“Say what you mean, and do what you say”

“We are only as strong as the people we surround ourselves with”, “Great minds think alike” and “We are only as good as our weakest link”. All great quotes that can guide everyone who adopts them well, at work and in life. Each of these quotes have this trite in common. “Say what you mean, mean what you say, and do what you say you’ll do”. For more than twenty-five years having the information to make quick decisions has been the key to my success. In motorsports cars travel at 293 feet per second. Quick, good information is crucial. Trust in your people is the difference between winning and losing. More importantly, people that you can rely on to do what they say they will do, so as no one gets hurt.

There is a common belief that we need to know all the answers to have success in life. When asked a question, we don’t know, coming up with any answer, even if it is not correct, to avoid what we believe will leave us looking foolish. The problem with this approach is that many of the world’s most successful people know that they don’t need to have all the answers to gain success, and what’s more, they use it to their advantage. Much like I did in motorsports, we have subject matter experts in their field. For example, Henry Ford proved in his libel trial after the first word war, having a solid team of people who round out your knowledge is far more important than having all the answers.

If you say what you mean, but you don’t mean what you say, what have you gained or what has the person you’re speaking with gained? If you don’t do what you say you’re going to do, your credibility decreases. You have probably been told that lying is wrong, but then telling a white lie seems necessary to avoid hurting someone’s feelings. The truth isn’t always the nicest answer. It might not be what someone wants to hear. But it helps others to make key decisions that impact the whole team. Solid actions and good information makes life easier and much more productive. This especially includes being honest with yourself.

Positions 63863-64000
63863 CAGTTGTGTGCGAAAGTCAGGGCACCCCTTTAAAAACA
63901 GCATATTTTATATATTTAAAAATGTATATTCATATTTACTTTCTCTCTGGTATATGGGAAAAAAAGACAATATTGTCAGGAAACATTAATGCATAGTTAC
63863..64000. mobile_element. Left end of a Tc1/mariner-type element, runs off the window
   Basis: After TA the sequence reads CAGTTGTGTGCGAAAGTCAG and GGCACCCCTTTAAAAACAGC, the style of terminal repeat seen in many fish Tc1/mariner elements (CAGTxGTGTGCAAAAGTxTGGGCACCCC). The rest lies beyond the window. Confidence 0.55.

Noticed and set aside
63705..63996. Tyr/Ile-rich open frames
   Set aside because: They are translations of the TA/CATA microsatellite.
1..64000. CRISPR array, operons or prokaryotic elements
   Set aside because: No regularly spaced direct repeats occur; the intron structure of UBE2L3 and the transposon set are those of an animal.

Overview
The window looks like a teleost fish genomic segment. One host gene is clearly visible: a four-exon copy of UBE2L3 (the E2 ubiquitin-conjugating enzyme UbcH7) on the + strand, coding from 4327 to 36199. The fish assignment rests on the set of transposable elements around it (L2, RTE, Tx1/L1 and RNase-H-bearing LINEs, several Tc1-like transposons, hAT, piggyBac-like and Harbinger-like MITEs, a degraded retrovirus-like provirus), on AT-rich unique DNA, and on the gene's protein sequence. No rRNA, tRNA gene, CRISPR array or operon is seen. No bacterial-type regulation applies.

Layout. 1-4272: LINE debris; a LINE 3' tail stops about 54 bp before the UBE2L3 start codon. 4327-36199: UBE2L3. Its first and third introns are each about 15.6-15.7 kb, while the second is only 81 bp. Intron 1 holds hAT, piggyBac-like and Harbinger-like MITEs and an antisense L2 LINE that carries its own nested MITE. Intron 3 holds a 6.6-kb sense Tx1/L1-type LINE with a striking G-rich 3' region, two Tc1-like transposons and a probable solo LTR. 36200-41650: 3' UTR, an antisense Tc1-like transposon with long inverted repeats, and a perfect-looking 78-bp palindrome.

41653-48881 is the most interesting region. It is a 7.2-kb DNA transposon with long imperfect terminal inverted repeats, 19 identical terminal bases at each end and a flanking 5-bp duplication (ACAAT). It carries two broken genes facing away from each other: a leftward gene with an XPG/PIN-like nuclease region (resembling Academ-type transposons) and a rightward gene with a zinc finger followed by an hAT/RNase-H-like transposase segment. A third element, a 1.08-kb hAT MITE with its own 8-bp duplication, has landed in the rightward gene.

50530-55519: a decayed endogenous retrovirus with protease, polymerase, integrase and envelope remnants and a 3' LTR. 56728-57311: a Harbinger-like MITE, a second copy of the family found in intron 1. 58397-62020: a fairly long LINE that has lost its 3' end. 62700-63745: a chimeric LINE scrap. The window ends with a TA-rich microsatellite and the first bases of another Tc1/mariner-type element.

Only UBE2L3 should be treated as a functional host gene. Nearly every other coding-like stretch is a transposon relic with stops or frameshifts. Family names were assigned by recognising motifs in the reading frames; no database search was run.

We now live in the greatest time to be alive. We have answers at our finger tips. We can gain any knowledge we please within seconds if we wish. We just need everyone working together, saying what you mean, mean what you say, and doing what you say you’ll do. The only thing that separates us now, is the actions we take. So, I will leave you with this parting thought:

“What action are you taking today to do what you say?”

Yours in charge,

Troy Selberg


Use your Turn Signal and Communicate

This morning on my way home from the gym, when I was a block away from my house, I pulled up to an intersection to turn left. Oncoming traffic that was turning left across my path never signaled to turn. Not one person turned on their blinker to let me know they would be turning across my path. Truly this a was clear lack of communication!

Laziness, relative lack of enforcement, a little confirmation bias on my part, yes probably.

Naturally this is a large generalization, but it’s one that keeps weighing on my own experiences in business. I believe, like our lack or willingness to communicate in business, our car culture in America makes driving a thing we take very much for granted, and it makes people less than courteous as a result.

I have found that the root cause of most business problems simply comes down to lack of clear communication. Not defining a plan to others is not showing direction. Not following procedure is like not turning on your blinker. Not having standard working procedures is like not have a turn signal at all.  Often business situations involve communication between two or more people from different positions, in different roles and with different goals and objectives just like cars on the road.

I am not perfect, but I use my turn signals all the time. I also work hard to improve my communication in business. Streamlining procedures, teaching others to follow protocols and returning emails.

Effective business communication like good driving etiquette can help me, as well as you. Today and every day, improve the little things like communication with others and like using your turn signals.